Japan’s Joy revives 100-year-old American clothing brand

Brand: japan joy

season: Spring / Summer 2022

Buy: NCNR, 1LDK, LOFTMAN, Figure, HL, Setagaya Refrigerator, Urban Research

Editor’s Notes: You find a lot of things just by scrolling on Instagram. A couple of months ago, I saw a particularly cool photo posted by 1LDK Flair, showing a man in baggy jeans scattered with paint and a boxy T-shirt emblazoned with the words “Joy.”

I was intrigued – I adored premium jeans – I assumed it was just a one-off take on the OG Farah brand, which only exists as a popular British brand nowadays.


Farah’s history is very interesting: It was founded in 1920 by Mansour and Hana (Abyader) Farah in El Paso, Texas as a provider of affordable business casual wear.

It eventually expanded into jeans, military uniforms, and similar sundries. By the late 1960s, Farah was El Paso’s second largest employer and even became a public servant.

However, the poor treatment of its employees eventually led to a workers’ strike and boycott of the amalgamated garment workers in America. Farah never recovered.

Farah is now owned and operated by Perry Ellis International, which is basically just a popular UK brand, as I mentioned earlier.

Inexplicably, Japanese management company Anthings has licensed the Farah brand name to use in Japan, relaunching the company with a contemporary twist on classic, casual Farah merchandise.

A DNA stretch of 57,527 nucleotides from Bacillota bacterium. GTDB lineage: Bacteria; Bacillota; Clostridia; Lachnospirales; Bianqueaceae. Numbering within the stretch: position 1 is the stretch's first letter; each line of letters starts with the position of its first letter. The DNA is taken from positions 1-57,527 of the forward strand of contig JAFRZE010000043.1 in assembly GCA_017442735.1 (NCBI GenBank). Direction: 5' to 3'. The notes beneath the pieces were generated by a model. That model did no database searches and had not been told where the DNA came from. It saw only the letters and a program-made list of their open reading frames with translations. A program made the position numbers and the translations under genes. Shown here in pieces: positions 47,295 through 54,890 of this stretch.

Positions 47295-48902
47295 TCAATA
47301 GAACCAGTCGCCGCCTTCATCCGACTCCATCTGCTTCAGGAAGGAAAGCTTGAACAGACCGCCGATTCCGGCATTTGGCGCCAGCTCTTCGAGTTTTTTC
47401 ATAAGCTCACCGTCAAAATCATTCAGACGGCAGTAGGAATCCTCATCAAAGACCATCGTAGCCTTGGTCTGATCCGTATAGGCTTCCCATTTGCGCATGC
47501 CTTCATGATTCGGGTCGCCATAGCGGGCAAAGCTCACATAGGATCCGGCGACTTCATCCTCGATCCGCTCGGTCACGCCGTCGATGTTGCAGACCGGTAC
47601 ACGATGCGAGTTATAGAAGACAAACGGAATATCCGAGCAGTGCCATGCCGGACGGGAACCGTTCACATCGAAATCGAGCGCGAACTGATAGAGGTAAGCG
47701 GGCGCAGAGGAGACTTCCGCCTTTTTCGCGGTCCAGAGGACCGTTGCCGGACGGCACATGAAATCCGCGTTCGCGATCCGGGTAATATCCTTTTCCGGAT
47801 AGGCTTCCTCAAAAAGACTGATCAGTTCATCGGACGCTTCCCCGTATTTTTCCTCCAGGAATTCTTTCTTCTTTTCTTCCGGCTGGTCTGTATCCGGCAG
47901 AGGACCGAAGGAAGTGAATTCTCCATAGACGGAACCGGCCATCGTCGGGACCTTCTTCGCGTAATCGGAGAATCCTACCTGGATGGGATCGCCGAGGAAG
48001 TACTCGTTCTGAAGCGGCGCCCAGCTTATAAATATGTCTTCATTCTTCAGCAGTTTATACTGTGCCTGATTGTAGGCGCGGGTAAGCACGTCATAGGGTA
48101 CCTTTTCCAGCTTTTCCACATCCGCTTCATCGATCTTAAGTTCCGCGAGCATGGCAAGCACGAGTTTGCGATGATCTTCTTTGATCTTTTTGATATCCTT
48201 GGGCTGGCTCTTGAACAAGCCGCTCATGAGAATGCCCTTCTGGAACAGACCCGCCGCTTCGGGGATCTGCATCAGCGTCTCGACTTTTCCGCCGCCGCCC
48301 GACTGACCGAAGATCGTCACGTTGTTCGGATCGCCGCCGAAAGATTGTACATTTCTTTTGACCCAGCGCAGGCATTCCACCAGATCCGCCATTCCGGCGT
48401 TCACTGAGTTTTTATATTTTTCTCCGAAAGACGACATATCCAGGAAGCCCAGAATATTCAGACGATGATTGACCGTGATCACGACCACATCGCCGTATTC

I can’t say the timing is very logical but I can’t really argue with the results.

Farrah Japan’s first efforts involved British illustrator Marcus Aitken – possibly due to association with the UK-based Farah line – who sprayed a selection of baggy, tapered jeans with paint to create a one-off series of jeans.

This sets the tone for the rest of Farah Japan’s pleated and flared pants, backed by some T-shirts and bags.

A line detailing the Joy of Japan-American roots in the pants-only brand, OG created the first pairs of wrinkle-free pants and developed exclusive fabrics to keep their pants in shape.

But, really, it’s an eccentric launch that doesn’t seem particularly fitting alongside one more than a hundred years after Farah’s first was founded.

Like I said, I can’t complain. Everything looks great and is well designed – for those keen to get a pair from Japan, the better fast-moving COB pairs are already selling out.

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